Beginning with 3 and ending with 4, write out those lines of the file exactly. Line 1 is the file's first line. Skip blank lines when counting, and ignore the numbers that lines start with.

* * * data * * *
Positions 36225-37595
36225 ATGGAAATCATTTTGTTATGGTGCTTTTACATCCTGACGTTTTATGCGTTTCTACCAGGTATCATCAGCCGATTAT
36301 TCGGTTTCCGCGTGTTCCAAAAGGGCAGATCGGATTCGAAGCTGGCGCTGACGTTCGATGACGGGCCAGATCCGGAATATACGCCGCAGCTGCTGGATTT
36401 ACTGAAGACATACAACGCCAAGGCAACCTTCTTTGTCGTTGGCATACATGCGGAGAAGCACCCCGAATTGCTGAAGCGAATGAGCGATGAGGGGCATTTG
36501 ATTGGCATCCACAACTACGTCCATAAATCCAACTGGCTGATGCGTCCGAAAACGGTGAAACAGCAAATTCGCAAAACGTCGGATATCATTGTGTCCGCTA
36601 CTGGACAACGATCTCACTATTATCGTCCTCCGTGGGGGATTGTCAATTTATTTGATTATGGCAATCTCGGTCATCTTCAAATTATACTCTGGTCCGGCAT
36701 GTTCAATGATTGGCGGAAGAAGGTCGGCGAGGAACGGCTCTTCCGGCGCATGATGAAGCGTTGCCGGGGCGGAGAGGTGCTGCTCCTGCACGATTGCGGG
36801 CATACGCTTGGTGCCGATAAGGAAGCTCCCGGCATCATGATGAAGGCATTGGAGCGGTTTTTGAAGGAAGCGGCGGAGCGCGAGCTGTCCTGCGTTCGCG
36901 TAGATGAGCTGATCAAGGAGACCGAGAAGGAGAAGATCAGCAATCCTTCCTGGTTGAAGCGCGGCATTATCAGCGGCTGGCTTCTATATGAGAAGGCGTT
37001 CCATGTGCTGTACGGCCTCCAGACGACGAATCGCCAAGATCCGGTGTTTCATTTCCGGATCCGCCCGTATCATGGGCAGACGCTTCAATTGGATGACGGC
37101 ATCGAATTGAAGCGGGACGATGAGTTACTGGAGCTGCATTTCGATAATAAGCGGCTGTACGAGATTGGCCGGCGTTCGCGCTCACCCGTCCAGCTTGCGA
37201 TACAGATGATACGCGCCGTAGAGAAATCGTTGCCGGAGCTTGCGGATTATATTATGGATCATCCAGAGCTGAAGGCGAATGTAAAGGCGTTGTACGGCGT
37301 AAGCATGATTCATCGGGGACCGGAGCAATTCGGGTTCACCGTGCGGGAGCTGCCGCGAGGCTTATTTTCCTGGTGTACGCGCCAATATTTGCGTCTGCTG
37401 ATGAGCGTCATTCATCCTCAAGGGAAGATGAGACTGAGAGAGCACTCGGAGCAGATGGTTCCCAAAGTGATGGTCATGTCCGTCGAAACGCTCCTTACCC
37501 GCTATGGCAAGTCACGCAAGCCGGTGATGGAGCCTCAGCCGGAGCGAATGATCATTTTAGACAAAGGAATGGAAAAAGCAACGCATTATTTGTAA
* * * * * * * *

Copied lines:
36301 TCGGTTTCCGCGTGTTCCAAAAGGGCAGATCGGATTCGAAGCTGGCGCTGACGTTCGATGACGGGCCAGATCCGGAATATACGCCGCAGCTGCTGGATTT
36401 ACTGAAGACATACAACGCCAAGGCAACCTTCTTTGTCGTTGGCATACATGCGGAGAAGCACCCCGAATTGCTGAAGCGAATGAGCGATGAGGGGCATTTG